5 Multi-Factor Authentication Vulnerabilities and How to Resolve ThemReading Time: 3 minutes
Multi-factor authentication (MFA) is a great way of securing your accounts, but it’s not perfect. Here are a few ways hackers try to get around it.
Multi-factor authentication (MFA) raises the bar in cybersecurity by requiring users to prove their identity in more than one way before accessing a network. Hackers can bypass the single authentication process of providing a username and password, learned, say, through phishing or identity theft. A second verification method, then, is a handy way to confirm a user is genuine.
Although multi-factor authentication tightens security in terms of access, it has some vulnerabilities that cybercriminals can exploit too. So, what are these vulnerabilities and how can you prevent them?
1. SIM Swap Attacks
In a SIM swap attack, an intruder impersonates you and asks your network providers to transfer your phone number to a different SIM in their possession. They tell a false story about losing the original number and wanting to port to a new one.
When your network provider initiates the port, the attacker will begin to receive all your messages and notifications. They’ll try to log into your account and enter the authentication code the system sends to their number.
You can prevent a SIM swap attack by asking your network provider to create a port block on your account so no one would be able to do this with your number, especially over the phone. You can also add another authentication medium besides SMS. A device-based authentication where the system sends the code to a specific mobile device you connect to your account would suffice.
2. Channel Hijacking
Channel hijacking is a process where a hacker forcefully takes over your channel such as your cell phone, application, or browser by infecting it with malware. The attacker can use a Man-in-the-Middle (MitM) hacking technique to eavesdrop on your communication and retrieve all information you transmit on that channel.
If you set up your MFA authentication on a single channel, once a threat actor intercepts it, they can access and utilize the MFA codes the channel receives.
You can limit the chances of cybercriminals exploiting your MFA with channel hijacking by using a Virtual Private Network (VPN) to make your IP address invisible, and restricting your browsing to the more secure HTTPS websites.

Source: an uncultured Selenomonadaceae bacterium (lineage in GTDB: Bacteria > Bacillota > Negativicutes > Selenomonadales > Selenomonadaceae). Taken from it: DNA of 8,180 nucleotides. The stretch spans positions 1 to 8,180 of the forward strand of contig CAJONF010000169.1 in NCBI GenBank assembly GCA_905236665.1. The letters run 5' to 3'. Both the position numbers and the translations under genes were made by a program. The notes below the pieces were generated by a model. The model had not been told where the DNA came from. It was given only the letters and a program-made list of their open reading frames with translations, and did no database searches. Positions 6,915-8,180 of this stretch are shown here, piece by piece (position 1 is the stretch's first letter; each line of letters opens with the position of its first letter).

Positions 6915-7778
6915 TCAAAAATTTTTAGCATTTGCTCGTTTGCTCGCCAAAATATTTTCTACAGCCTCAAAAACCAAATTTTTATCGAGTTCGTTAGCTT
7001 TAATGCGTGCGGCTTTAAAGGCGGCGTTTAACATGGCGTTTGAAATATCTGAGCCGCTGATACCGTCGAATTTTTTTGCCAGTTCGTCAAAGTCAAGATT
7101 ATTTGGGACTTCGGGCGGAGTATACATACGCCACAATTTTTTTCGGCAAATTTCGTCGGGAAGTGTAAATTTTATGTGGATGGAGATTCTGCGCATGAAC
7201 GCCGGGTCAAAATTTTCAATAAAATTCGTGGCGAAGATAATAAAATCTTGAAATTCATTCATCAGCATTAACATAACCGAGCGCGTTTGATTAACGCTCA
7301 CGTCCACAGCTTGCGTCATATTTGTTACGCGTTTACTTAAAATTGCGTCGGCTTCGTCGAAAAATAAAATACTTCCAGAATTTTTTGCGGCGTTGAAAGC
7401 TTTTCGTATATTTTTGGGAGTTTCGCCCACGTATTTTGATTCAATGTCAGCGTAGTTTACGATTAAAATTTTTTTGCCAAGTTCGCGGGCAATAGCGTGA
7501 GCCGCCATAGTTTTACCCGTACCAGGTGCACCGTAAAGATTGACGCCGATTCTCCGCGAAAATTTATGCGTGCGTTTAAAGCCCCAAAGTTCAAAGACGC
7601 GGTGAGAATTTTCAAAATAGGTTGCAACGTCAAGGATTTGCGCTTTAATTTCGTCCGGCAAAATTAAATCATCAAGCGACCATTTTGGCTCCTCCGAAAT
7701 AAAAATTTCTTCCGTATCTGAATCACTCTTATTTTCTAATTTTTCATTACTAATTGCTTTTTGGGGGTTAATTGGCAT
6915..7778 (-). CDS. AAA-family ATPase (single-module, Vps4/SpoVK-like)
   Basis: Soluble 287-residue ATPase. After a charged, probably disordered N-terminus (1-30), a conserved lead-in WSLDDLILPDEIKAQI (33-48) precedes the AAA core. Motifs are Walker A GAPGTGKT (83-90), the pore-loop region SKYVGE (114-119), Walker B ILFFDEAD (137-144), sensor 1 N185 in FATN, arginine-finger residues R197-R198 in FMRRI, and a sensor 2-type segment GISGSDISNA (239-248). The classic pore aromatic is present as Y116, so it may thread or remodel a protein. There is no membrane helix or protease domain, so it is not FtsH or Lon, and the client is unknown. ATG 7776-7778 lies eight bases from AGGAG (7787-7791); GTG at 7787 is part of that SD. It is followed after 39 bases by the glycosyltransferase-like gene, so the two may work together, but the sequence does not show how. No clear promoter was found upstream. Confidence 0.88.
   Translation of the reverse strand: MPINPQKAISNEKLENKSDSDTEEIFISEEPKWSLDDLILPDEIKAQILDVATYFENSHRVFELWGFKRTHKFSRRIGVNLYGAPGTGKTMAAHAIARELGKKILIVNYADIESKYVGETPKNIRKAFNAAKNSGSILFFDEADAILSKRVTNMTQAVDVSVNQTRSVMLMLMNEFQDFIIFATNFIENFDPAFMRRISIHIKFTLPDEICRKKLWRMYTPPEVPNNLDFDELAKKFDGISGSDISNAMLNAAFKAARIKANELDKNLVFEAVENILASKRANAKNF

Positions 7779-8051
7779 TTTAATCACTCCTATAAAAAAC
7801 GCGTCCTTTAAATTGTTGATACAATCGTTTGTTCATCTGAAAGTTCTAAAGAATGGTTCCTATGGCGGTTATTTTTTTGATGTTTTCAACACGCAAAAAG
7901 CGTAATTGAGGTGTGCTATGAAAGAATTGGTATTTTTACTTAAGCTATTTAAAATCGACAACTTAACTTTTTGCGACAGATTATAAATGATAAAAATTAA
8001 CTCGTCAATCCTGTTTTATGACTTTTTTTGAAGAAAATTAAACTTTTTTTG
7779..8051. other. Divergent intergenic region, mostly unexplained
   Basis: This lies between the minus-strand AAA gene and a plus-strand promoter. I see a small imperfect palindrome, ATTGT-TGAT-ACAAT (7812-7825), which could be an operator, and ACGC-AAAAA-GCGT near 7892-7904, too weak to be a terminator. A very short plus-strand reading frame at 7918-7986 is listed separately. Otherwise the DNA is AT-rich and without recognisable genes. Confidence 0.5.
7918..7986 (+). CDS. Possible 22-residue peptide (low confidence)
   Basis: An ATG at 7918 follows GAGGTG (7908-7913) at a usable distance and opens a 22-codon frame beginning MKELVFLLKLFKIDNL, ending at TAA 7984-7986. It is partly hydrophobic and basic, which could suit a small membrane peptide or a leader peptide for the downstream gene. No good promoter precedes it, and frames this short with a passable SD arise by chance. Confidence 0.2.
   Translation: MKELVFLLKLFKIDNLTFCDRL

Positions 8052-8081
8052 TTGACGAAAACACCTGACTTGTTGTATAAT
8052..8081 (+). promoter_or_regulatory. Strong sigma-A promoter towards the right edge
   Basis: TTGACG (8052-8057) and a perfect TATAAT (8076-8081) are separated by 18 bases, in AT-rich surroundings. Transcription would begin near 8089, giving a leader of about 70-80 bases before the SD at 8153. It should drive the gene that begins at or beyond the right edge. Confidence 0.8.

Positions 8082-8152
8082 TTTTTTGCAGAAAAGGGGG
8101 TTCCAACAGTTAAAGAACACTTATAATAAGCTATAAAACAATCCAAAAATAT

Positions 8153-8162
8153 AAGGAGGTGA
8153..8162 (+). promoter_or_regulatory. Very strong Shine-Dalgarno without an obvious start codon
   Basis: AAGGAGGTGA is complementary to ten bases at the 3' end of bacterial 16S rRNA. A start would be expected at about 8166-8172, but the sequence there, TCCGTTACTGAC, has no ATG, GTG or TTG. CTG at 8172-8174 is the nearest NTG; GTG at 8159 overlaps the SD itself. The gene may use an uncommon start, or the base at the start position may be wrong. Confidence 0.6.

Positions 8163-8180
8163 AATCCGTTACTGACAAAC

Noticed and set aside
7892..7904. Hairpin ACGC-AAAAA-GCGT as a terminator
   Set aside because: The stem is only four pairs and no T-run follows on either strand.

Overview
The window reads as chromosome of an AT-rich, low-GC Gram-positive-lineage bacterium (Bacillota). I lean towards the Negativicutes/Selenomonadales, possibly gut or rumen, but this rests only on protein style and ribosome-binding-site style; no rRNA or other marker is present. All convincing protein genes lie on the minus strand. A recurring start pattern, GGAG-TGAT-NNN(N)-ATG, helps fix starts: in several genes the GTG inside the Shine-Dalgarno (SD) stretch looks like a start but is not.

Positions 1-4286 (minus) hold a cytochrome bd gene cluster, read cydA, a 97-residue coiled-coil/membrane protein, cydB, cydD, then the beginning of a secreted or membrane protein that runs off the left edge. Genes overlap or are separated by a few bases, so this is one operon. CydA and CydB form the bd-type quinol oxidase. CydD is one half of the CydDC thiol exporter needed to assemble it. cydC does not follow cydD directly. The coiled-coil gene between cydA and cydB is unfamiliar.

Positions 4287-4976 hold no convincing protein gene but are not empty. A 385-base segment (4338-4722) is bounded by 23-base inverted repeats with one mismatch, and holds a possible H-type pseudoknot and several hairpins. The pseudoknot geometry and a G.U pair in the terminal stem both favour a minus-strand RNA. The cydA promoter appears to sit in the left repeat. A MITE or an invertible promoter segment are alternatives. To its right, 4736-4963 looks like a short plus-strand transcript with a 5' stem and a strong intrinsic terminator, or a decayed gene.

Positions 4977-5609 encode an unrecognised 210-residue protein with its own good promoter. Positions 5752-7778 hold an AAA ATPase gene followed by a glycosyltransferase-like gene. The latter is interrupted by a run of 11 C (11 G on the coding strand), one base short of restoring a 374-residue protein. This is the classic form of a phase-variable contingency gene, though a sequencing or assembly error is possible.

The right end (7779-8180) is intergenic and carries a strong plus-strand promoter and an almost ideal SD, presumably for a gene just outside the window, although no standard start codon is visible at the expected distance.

3. OTP-Based Attacks
A one-time password (OTP) is a code that a system automatically generates and sends to a user trying to log into an application to verify their identity. An anti-hacking measure, a cyberattacker who’s unable to provide the OTP can’t log into the said network.
A cyber threat actor resorts to hijacking the medium containing the OTP so they can access it. Cell devices are usually the recipients of OTPs. To prevent OTP-based vulnerabilities in MFA, implement a Mobile Threat Defense (MTD) system to identify and ward off threat vectors that can expose the code.
4. Real-Time Phishing Attacks
Phishing is the process of luring unsuspecting victims to give away their login credentials. Cybercriminals deploy phishing attacks to bypass MFA via proxy servers. They are replicas of the original servers.
These proxy servers require users to verify their identities via an MFA method as obtainable on the legitimate servers. As the user provides the information, the attacker uses it on the legitimate website immediately, i.e. while the information is still valid.
5. Recovery Attacks
Recovery attackers refer to a situation where a hacker takes advantage of you forgetting your login credentials and trying to recover them to gain access. When you initiate an action to undergo the recovery process through alternate means, they compromise those means to access that information.
An effective way to prevent recovery attempts is to use password managers to store your passwords, so you don’t forget them and resort to recovery options.
Diversify Multi-Factor Authentication for Increased Security
Multi-factor authentication may be prone to vulnerabilities, but it still strengthens the access points of your accounts. Intruders can’t gain entry just by bypassing the basic single username and password authentication on your application if you’ve enabled MFA.
For a more secure system, implement multiple layers of authentication on different devices and systems. If attackers hijack a particular device, they would need to control the other devices as well to bypass the complete MFA authentication.
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